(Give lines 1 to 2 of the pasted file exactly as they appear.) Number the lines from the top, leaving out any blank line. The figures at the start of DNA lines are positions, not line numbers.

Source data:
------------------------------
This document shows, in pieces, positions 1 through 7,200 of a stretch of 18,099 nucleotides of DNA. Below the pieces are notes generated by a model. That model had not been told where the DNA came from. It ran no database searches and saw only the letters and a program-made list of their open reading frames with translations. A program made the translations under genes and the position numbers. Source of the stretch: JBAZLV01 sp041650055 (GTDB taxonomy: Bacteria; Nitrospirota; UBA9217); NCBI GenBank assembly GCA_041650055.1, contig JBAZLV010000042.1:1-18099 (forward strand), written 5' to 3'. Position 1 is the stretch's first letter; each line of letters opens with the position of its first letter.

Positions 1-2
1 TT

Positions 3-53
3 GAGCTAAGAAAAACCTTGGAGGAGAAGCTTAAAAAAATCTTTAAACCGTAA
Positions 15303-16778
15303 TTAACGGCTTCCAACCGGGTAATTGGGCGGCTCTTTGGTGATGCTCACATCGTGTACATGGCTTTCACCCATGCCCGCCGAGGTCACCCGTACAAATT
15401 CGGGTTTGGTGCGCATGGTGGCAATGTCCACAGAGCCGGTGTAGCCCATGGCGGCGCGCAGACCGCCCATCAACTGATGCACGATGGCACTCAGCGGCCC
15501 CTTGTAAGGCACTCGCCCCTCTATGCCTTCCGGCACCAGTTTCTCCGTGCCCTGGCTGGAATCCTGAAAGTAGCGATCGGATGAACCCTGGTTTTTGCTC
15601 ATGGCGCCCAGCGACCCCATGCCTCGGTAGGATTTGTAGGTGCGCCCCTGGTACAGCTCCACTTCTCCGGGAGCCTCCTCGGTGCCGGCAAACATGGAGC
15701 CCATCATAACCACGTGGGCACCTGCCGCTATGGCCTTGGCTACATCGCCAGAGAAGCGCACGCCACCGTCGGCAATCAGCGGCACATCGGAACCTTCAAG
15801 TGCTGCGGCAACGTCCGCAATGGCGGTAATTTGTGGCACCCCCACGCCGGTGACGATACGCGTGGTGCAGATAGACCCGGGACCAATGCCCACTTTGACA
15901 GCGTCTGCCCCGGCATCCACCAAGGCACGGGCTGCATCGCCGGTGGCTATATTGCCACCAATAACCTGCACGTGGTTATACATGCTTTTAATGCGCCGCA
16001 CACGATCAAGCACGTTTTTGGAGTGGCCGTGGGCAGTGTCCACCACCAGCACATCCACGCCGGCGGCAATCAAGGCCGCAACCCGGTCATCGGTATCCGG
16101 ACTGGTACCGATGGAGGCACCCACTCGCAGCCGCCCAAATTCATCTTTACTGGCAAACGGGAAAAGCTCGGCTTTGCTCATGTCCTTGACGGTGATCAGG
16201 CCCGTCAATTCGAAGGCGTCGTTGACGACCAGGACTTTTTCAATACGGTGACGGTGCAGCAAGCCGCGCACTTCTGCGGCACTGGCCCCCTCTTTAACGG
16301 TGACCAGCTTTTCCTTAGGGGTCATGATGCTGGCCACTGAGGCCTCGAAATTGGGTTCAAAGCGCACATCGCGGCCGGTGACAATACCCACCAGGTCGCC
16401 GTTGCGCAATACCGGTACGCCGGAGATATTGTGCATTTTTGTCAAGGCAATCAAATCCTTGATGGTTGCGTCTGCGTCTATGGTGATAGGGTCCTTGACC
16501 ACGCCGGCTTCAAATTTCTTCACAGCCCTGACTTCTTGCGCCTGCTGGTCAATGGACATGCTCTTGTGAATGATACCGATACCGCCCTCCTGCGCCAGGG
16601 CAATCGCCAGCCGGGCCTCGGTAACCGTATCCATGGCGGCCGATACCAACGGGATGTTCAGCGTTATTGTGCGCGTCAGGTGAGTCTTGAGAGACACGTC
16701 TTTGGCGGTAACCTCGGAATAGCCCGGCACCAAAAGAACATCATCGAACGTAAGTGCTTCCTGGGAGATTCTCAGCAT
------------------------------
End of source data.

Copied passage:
This document shows, in pieces, positions 1 through 7,200 of a stretch of 18,099 nucleotides of DNA. Below the pieces are notes generated by a model. That model had not been told where the DNA came from. It ran no database searches and saw only the letters and a program-made list of their open reading frames with translations. A program made the translations under genes and the position numbers. Source of the stretch: JBAZLV01 sp041650055 (GTDB taxonomy: Bacteria; Nitrospirota; UBA9217); NCBI GenBank assembly GCA_041650055.1, contig JBAZLV010000042.1:1-18099 (forward strand), written 5' to 3'. Position 1 is the stretch's first letter; each line of letters opens with the position of its first letter.

Positions 1-2